Ahnentafel is a word commonly used in genealogy although it probably confuses most newcomers. Ahnentafel is a German word that literally translates as “ancestor table”. It is a list of all known ancestors of an individual and includes the full name of each ancestor as well as dates and places of birth, marriage, and death whenever possible. It also has a strict numbering scheme.
Once the reader is accustomed to ahnentafels, it becomes very easy to read these lists, to move up and down from parent to child and back again, and to understand the relationships of the listed people. Ahnentafels are very good at presenting a lot of information in a compact format. However, the numbering system is the key to understanding ahnentafels.
To visualize the numbers, first consider this typical pedigree chart:
Carefully observe the numbers in the above chart. You will notice that every person listed has a number and that there is a mathematical relationship between parents and children. The number of a father is always double that of his child’s. The number of the mother is always double that of her child’s plus one. The number of a child is always one-half that of a parent (ignoring any remainder).
In the above example, the father of person #6 is #12 (the father is double the child’s number). The mother of #6 is #13 (the mother is double plus one of the child’s). The child of #12 and #13 is #6 (the child is always one-half the parent’s number, ignoring remainders).
Now, let’s take the above chart and write it in ahnentafel format:
- paternal grandfather
- paternal grandmother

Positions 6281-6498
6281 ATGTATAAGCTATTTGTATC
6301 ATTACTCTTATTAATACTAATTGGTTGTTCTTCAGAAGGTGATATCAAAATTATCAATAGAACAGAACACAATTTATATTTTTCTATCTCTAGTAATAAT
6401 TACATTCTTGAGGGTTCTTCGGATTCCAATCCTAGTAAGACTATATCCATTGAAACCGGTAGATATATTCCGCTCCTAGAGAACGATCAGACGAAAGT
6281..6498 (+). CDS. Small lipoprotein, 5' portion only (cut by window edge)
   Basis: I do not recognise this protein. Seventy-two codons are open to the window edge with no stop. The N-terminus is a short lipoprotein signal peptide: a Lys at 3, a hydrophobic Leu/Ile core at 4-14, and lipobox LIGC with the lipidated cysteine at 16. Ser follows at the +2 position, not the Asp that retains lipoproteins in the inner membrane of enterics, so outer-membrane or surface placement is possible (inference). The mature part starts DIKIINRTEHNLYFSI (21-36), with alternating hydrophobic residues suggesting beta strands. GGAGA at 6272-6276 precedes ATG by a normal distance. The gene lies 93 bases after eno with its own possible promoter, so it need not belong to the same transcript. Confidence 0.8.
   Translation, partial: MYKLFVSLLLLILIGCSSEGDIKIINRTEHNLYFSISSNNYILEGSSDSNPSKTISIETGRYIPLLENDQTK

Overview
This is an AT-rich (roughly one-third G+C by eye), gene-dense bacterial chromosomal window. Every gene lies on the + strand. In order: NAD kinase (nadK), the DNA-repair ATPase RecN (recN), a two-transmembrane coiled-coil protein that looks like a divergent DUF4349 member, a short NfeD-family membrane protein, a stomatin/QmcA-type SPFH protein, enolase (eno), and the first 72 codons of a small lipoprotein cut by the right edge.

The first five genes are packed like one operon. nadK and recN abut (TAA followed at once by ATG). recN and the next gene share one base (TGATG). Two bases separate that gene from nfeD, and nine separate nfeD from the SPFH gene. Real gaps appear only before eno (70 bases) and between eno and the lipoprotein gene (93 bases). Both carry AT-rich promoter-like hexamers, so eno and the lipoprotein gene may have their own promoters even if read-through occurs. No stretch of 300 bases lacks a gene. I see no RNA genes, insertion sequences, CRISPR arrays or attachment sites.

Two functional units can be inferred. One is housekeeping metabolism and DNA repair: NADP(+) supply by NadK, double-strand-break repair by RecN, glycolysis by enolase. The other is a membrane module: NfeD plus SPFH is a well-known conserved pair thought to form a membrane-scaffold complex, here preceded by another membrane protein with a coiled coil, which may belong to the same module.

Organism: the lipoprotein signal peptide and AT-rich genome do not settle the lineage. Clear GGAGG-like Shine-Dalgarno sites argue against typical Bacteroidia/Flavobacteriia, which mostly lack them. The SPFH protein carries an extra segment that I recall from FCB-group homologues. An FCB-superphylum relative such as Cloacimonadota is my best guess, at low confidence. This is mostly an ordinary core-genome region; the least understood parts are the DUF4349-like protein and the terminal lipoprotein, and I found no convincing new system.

- maternal grandfather
- maternal grandmother
Notice that the numbers are exactly the same as in the pedigree chart. The rules of father=2 times child, mother=2 times child+1, child=one-half of parent, etc., remain the same. This is an ahnentafel chart.
For a more detailed example of an ahnentafel, here’s an excerpt from the ahnentafel of one well-known American:
- George Walker Bush, b. New Haven, Conn., 6 July 1946, m. 5 Nov. 1977, Laura Lane Welch
- George Herbert Walker Bush, b. Milton, Mass., 12 June 1924, m. Rye, N.Y., 6 Jan. 1945
- Barbara Pierce
- Prescott Sheldon Bush, b. Columbus, Ohio, 15 May 1895, m. Kennebunkport, Maine, 6 Aug. 1921, d. New York, N.Y., 8 Oct. 1972
- Dorothy Walker, b. near Walker’s Point, York Co., Me., 1 July 1901, d. Greenwich, Conn., 19 Nov. 1992
- Marvin Pierce, b. Sharpsville, Pa., 17 June 1893, m. Aug. 1918, d. Rye, N.Y., 17 July 1969
- Pauline Robinson, b. Ohio, April 1896, d. Rye, N.Y., 23 Sept. 1949
- Samuel Prescott Bush, b. Brick Church, N.J., 4 Oct. 1863, m. Columbus, Ohio, 20 June 1894, d. Columbus, Ohio, 8 Feb. 1948
- Flora Sheldon, b. Franklin Co., Ohio, 17 Mar. 1872, d. “Watch Hill”, R.I., 4 Sept. 1920
- George Herbert Walker, b. St. Louis, Mo., 11 June 1875, m. St. Louis, Mo., 17 Jan. 1899, d. New York, N.Y., 24 June 1953
- Lucretia [Loulie] Wear, b. St. Louis, Mo., 17 Sept. 1874, d. Biddeford, Me., 28 Aug. 1961
- Scott Pierce, b. Sparkville, Pa., 18 Jan. [or June?] 1866, m. 26 Nov. 1891
- Mabel Marvin, b. Cincinnati, Ohio, 4 June 1869
- James Edgar Robinson, b. near Marysville, Oh., 15 Aug. 1868, m. Marion Co., Ohio, 31 March 1895, d. 1931
- Lula Dell Flickinger, b. Byhalia, Ohio, March 1875
The above examples show information about 15 individuals, but ahnentafels typically contain information about many more people than this. You can often find ahnentafels that list hundreds or even thousands of individuals, all ancestors of person #1 in the list. For instance, a much longer ahnentafel for President Bush may be found at: http://www.wargs.com/political/bush.html.
Notice that the mathematical rules about relationships shown in the pedigree chart still apply in the ahnentafel chart. Also, the true ahnentafel lists the person’s full name, along with dates and places of birth, marriage, and death, if known.
All modern genealogy programs can produce ahnentafel charts. Of course, you could also create an ahnentafel chart by hand or by using a word processor. Whatever method you choose, an ahnentafel is an easy method of presenting a lot of ancestral data in a compact format.